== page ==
Reed Hastings, who co-founded the company and has served as CEO for most of its 23 years of existence, will be co-CEO with Sarandos, the company said Thursday. The news was disclosed in a quarterly letter to shareholders, along with results from the second quarter, which were highlighted by a gain of 10 million subscribers.
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Since joining the company in March of 2000, Sarandos has spearheaded the approach to programming and been a highly visible ambassador for the company as it has staged a historic disruption of the entertainment business. Forging relationships with talent from the company’s original, cramped office in Beverly Hills, Sarandos leveraged his past in the video retail business to build an ambitious, data-driven operation. From a domestic base of a few hundred thousand subscribers when he came aboard, the company now has 193 million subscribers in more than 200 countries around the world.
“Ted has been my partner for decades. This change makes formal what was already informal — that Ted and I share the leadership of Netflix,” Hastings said in the company letter.
Elaborating on the moves in a blog post, Hastings wrote, “In terms of the day-to-day running of Netflix, I do not expect much to change. Our key executive leadership groups are unchanged. So think of Ted’s well deserved promotion formalizing how we already run the business today.”
Hastings isn’t going anywhere for the time being. In the blog post, though, he described the changes as “part of a long process of succession planning.” While executing regime changes smoothly is difficult, he continued, “I am optimistic because we have a well established culture that’s built to be flexible and many years to get good at this. I’m committed to Netflix for the long term. Here’s to the next decade of great storytelling, better recommendations and a service that we hope brings joy, escape and a sense of connection to hundreds of millions of members around the world.”
Sarandos, 55, has also been elected to the Netflix board of directors and will continue to serve as Chief Content Officer.
“Having watched Reed and Ted work together for so long,” lead independent director Jay Hoag said, “the board and I are confident this is the right step to evolve Netflix’s management structure so that we can continue to best serve our members and shareholders for years to come.”
It is difficult to succinctly catalog all of the ways that Netflix has upended the entertainment business, having started out as a fledgling company specializing in delivering DVDs by mail. Sarandos has steered its content strategy from his arrival in 2000, leading the company through its early licensing of films and TV shows made by other companies to its commitment to making its own.
Binge releasing, one of the key innovations overseen by Sarandos, was introduced to mass audiences in 2013 when House of Cards arrived. Sarandos has championed the release format as a way to satisfy audience appetites, similarly describing the streaming of prestige films as a way to pierce the bubble of exclusivity around film, particularly specialty fare. He also led a massive bet on volume, with the company spending $15 billion on programming this year and planning to continue to increase the outlay. Some of that budget has gone toward locking up major talent like Ryan Murphy, Shonda Rhimes and Barack and Michelle Obama’s Higher Ground, a spree that has posed an additional challenge to traditional media companies.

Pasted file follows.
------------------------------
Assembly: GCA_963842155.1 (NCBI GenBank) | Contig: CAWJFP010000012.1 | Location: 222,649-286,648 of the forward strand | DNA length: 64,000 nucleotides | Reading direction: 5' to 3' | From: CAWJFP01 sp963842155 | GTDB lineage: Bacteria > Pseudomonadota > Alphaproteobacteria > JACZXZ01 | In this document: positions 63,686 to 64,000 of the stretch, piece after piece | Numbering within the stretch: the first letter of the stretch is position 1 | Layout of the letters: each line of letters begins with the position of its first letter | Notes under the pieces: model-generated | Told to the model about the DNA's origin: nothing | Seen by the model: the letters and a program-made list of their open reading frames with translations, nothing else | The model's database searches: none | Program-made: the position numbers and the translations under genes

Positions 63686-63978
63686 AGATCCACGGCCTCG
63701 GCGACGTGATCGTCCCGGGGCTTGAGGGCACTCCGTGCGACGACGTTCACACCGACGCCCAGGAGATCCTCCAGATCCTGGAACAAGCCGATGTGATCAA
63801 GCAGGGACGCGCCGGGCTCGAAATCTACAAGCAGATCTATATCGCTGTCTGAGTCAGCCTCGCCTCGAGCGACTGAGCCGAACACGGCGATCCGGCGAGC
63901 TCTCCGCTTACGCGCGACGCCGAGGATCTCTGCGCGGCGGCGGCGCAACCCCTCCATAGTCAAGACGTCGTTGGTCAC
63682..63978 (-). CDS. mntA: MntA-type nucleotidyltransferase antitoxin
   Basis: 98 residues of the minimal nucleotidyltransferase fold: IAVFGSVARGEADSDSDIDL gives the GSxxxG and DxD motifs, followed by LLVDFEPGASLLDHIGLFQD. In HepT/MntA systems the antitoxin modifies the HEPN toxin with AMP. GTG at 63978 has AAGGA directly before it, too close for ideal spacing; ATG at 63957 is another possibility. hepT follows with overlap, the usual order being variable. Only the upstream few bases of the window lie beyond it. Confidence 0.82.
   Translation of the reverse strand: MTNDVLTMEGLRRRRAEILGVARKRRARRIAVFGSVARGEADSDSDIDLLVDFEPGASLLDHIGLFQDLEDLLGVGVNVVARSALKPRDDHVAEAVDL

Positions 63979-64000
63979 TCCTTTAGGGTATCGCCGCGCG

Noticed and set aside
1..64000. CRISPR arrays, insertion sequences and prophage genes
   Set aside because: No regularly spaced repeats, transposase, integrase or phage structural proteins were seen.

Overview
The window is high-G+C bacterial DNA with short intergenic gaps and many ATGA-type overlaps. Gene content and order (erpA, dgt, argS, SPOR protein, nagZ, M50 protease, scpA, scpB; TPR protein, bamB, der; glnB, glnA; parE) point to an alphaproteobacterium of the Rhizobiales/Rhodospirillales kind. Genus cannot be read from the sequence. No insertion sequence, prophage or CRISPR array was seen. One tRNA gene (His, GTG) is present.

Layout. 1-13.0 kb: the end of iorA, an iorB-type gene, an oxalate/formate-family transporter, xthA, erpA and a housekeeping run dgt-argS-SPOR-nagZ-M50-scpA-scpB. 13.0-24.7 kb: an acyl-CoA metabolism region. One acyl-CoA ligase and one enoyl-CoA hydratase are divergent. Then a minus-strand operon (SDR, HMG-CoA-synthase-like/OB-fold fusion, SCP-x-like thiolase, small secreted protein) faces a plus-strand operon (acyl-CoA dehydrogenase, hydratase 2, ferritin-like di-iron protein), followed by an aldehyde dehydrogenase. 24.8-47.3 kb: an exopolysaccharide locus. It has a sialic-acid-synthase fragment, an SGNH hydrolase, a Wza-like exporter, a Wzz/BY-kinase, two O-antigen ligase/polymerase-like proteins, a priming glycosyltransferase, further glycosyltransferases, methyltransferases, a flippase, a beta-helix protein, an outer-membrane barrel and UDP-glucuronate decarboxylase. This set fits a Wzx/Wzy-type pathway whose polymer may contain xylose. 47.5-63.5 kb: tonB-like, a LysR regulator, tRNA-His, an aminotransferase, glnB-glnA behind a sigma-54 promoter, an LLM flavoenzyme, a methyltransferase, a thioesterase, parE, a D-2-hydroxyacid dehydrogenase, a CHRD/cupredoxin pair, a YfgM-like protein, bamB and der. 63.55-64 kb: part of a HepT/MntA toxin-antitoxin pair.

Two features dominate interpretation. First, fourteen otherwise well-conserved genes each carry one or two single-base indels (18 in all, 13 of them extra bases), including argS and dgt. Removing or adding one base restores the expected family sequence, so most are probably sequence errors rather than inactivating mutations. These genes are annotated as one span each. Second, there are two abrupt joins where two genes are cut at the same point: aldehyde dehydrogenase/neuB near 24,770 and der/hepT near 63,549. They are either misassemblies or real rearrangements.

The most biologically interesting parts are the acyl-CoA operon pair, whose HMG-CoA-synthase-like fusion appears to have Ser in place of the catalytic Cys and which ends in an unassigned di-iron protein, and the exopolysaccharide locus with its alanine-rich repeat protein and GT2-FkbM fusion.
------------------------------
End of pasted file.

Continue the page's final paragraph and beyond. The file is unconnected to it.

Born and raised in Phoenix, Sarandos caught on early at video distributor ETD and then made his reputation as an executive at Video City and West Coast Video, onetime rivals of Blockbuster. As the DVD format entered the marketplace in the late-1990s, Sarandos gained the attention of Hastings after a novel revenue-share deal he struck with Hollywood studios earned trade press notice. Hastings assumed Sarandos would move up to Silicon Valley, but Sarandos was living in LA at the time and felt it would be logical for the head of content to be where the creative community was based.
“Watching films and TV all day, and hearing what customers liked, helped me understand people’s dramatically different tastes and moods as well as the value of a good recommendation,” Sarandos wrote in a blog post about his promotion.
Peters, who joined the company specifically to oversee its expansion into streaming during its physical DVD days, has long been a rising star in the management ranks. The title of COO has not previously existed at Netflix. “We want Greg to help us stay aligned and effective as we grow so quickly around the world,” Hastings said.
Along with spearheading Netflix’s move into streaming, Peters oversaw the company’s global expansion, which has been a key to its spectacular growth. After joining the company in 2008, he became Chief Product Officer in 2017, replacing Neil Hunt, a longtime friend and collaborator of Hastings who had been one of the company’s earliest key hires. The dismissal of Hunt by Hastings, which both have described as a difficult episode, is often cited as an example of Netflix’s “keeper test.” The personnel concept challenges supervisors to continually evaluate whether employees are worthy of staying with the company.
“As we’ve grown, one of my biggest roles at Netflix has been to be broad across the company, getting to know many different people in every area of our business,” Hastings wrote in the blog post. “This has helped Netflix stay mostly aligned, loosely coupled and very productive. In his new role, I want Greg to take on more of this work so that we continue to improve rapidly. Eventually he needs to know every corner of Netflix better than I do today.”
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